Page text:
CFP Reform Watch
Thursday 2 May 2013 is an important date for the future of European fish and fishermen. Representatives of 27 EU governments will meet and come very close to deciding whether they want to conclude the negotiations between the European Parliament and the Council on the fisheries reform in a constructive manner, or whether they want to block the entire reform.
The European Parliament has laid out a vision of a future with sustainable fisheries in the EU. In the first reading, a large majority of MEPs – from all political parties and member states – agreed to end overfishing by 2015 with the aim of allowing fish stocks to recover to sustainable levels by 2020. In other words, by 2020, we envision a thriving fishing industry, a healthier marine environment, and sustainable European fish for European consumers.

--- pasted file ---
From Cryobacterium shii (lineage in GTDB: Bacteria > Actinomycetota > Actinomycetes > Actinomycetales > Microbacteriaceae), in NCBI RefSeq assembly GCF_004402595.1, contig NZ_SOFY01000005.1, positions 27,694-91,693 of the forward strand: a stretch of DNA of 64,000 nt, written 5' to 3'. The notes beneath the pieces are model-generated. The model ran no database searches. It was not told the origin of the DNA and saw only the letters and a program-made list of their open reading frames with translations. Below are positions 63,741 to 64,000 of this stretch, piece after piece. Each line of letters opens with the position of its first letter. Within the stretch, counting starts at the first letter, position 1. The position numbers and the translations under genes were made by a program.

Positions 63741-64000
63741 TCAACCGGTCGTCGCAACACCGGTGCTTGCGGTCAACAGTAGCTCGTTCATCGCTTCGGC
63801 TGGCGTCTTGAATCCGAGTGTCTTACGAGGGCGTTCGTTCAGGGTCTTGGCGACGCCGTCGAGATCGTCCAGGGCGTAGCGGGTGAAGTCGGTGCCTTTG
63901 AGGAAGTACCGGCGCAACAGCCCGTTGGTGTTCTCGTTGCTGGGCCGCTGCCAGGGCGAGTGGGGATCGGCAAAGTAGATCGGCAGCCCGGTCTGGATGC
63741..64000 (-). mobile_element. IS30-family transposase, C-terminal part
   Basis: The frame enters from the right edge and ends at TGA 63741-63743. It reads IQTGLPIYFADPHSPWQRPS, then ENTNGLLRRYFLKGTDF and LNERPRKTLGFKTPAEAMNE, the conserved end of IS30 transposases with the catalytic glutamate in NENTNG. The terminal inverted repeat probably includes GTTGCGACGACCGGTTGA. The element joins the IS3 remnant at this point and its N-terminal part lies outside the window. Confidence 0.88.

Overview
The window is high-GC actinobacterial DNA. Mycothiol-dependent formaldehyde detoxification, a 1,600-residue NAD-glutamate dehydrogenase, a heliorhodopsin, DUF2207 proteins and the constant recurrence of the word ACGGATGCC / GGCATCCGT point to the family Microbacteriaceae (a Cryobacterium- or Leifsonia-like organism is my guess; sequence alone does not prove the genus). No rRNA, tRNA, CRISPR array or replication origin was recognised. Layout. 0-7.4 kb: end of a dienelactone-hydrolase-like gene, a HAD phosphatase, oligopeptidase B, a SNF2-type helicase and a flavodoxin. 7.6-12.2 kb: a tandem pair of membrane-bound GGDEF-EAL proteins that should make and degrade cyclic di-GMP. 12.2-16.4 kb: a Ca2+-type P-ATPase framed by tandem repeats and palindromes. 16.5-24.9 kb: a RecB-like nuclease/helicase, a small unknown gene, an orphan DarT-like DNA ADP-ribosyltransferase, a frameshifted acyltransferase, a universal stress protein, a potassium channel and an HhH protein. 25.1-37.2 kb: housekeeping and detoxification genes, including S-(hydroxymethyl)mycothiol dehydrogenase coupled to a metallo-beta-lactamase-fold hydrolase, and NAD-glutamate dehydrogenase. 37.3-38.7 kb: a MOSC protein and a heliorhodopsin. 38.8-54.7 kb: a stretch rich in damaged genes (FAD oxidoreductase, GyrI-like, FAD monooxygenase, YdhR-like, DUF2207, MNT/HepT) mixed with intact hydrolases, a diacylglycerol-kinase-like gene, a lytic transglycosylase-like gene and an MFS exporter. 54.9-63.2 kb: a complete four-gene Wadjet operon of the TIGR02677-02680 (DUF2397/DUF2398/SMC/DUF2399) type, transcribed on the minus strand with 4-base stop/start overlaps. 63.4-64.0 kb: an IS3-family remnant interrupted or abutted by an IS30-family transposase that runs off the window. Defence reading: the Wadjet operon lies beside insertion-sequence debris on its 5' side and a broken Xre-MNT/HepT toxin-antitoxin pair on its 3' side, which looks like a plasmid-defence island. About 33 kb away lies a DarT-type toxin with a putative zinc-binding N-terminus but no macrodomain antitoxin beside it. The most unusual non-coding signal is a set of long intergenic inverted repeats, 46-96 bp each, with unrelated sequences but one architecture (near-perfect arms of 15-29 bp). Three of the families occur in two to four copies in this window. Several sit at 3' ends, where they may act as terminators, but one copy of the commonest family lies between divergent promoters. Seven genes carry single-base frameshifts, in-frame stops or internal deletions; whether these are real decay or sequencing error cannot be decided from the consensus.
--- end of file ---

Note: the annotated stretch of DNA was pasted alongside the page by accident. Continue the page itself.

“The CFP needs an explicit mention of recreational sea fisheries”
The jobs generated by sea angling are as good as jobs generated by other sectors such as commercial fisheries and aquaculture, but that is nowhere to be seen in the proposed CFP, writes Jean Claude Bel and John Crudden.
For Europe alone we estimate that 8-10 million Europeans go sea angling. Their expenditures are 8-10 billion euros, which supports tens of thousands of jobs. This economy and jobs generated are as good and valid as economy and jobs generated by other sectors but that is not to see from the proposed CFP text.